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Students as teachers: Effectiveness of a peer-led STEM learning programme over 10 years (Drane et al. 2014)

Citation

Drane, D., Micari, M., & Light, G. (2014). Students as teachers: Effectiveness of a peer-led STEM learning programme over 10 years. Educational Research & Evaluation, 20(3), 210-230.

Highlights

    • The study’s objective was to examine the impact of the Gateway Science Workshop (GSW) program at a university in the United States on course grades.
    • Using administrative data on course grades from more than 20,000 students in biology, chemistry, physics, engineering, and math courses, the authors estimated regression models to determine the impact of the GSW program.
    • The study found no significant relationship between GSW program participation and students’ grades for either gender.
    • The quality of causal evidence presented in this report is low because the authors did not adequately adjust for existing differences between treatment and comparison students. This means we are not confident that the estimated effects are attributable to the GSW program. Other factors are likely to have contributed.

Intervention Examined

The Gateway Science Workshop Program

Features of the Intervention

All freshmen and sophomore students enrolled in biology, chemistry, organic chemistry, physics, math, and engineering undergraduate courses at a selective university in the United States from fall 2001 to spring 2011 were invited to participate in the GSW program. Students chose whether to participate. The GSW program was a year-long peer-led group in which students met for two hours a week to work on challenging problems related to their coursework. Each group consisted of five to seven students, facilitated by a trained undergraduate peer.

Features of the Study

The authors used a non-experimental analysis. The authors considered all students who elected to participate in the program and attended all but two of the workshops during the first quarter to be in the treatment group. All students who did not join the GSW group or who missed more than two workshops were considered the comparison group. Overall, there were 4,055 treatment and 15,989 comparison students. School administrative data provided students’ course grades. The authors estimated regression models comparing the outcomes of treatment and comparison group members, controlling for gender and race.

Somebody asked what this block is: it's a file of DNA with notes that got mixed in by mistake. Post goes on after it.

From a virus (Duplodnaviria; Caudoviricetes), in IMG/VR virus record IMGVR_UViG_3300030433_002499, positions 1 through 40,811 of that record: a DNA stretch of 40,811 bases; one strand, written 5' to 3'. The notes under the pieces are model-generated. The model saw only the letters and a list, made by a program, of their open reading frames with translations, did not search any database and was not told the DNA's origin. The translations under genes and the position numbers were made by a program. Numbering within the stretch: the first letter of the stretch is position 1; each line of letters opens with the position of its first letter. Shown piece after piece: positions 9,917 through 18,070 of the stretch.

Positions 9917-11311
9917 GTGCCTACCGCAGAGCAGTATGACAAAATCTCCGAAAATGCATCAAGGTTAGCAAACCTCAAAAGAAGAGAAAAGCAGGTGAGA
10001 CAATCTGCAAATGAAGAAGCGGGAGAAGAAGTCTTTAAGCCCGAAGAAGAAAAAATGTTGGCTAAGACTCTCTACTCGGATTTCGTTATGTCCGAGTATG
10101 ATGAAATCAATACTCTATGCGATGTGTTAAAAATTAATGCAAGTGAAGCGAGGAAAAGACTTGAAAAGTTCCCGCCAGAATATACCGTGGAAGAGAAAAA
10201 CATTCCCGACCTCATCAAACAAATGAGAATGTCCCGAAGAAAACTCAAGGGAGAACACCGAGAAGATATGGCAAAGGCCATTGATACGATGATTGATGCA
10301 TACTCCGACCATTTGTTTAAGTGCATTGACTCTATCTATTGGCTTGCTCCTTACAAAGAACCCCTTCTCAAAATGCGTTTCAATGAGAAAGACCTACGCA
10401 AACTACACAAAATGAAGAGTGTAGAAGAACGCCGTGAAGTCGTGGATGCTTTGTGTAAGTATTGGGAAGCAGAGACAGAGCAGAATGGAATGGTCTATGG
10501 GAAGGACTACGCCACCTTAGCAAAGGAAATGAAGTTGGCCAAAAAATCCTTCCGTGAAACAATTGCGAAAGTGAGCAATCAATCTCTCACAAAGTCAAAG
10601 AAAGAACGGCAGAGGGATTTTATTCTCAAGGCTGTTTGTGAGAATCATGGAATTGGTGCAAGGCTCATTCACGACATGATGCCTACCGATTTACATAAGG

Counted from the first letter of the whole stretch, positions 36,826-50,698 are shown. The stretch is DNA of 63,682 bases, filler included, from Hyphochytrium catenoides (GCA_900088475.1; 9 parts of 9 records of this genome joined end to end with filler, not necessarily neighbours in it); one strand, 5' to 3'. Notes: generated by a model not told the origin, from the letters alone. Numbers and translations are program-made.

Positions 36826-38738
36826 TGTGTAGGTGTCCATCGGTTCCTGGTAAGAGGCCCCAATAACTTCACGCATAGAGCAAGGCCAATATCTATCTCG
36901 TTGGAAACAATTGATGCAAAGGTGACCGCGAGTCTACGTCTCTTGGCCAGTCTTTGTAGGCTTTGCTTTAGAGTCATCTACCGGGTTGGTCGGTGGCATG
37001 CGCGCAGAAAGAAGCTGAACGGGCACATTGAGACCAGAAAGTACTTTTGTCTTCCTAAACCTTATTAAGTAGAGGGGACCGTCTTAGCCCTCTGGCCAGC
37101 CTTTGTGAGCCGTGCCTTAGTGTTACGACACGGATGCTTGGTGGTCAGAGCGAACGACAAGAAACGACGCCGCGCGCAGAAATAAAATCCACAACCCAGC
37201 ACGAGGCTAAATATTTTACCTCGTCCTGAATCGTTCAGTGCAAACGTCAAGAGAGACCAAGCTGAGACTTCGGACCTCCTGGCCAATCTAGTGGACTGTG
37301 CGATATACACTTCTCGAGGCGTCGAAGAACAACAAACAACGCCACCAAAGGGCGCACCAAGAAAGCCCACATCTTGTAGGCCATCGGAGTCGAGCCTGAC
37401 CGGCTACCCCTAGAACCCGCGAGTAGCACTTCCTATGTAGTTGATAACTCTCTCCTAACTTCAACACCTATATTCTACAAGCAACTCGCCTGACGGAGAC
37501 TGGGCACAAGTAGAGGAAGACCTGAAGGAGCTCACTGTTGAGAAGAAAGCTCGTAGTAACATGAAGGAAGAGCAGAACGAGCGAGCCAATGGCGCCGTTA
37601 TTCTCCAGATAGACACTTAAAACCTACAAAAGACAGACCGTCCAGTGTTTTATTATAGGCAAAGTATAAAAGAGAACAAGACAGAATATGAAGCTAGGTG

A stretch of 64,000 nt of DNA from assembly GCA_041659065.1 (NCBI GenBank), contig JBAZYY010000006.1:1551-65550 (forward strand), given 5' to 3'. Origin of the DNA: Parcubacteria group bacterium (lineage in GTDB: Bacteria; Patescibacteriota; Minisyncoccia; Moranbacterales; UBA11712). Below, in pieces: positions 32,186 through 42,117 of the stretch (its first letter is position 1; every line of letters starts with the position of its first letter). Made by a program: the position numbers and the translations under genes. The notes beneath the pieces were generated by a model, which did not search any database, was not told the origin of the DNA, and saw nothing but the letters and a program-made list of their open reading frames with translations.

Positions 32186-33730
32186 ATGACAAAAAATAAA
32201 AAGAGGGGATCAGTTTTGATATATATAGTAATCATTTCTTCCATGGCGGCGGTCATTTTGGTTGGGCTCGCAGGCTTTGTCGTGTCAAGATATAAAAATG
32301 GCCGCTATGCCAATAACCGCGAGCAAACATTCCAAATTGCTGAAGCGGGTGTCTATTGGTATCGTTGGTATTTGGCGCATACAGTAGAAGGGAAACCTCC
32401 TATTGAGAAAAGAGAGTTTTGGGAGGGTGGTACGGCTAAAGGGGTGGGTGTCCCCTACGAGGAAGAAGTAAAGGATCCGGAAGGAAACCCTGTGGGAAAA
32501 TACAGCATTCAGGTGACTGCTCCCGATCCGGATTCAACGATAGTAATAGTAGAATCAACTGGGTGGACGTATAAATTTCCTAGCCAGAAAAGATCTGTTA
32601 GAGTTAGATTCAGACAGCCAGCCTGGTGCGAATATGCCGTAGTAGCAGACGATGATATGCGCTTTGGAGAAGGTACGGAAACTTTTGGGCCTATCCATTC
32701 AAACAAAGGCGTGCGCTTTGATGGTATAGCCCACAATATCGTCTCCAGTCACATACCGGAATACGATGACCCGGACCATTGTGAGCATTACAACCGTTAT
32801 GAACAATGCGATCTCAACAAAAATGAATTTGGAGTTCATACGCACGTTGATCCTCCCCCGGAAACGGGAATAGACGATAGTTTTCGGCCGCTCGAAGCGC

Findings

    • The study found no significant relationships between GSW program participation and students’ grades when modeling outcomes separately by gender.

Considerations for Interpreting the Findings

The authors did not establish the comparability of students in the treatment and comparison groups, so the estimated impact of the GSW program might reflect the effect of other factors in addition to the effect of the intervention. Although the authors stated that they estimated their regression models controlling for prior academic achievement, they did not present these findings in the report. Instead, they reported results from regression models that controlled only for gender and race. In addition, study participants chose whether to participate in the intervention, so there could have been unobservable differences (for example, in levels of motivation) between students who chose to participate in the GSW program and those who did not. Therefore, the estimated impacts might reflect differences in unobservable characteristics rather than the true impact of the program itself.

Causal Evidence Rating

The quality of causal evidence presented in this report is low because the authors did not adequately adjust for existing differences between treatment and comparison students. This means we are not confident that the estimated effects are attributable to the GSW program. Other factors are likely to have contributed.

Reviewed by CLEAR

February 2016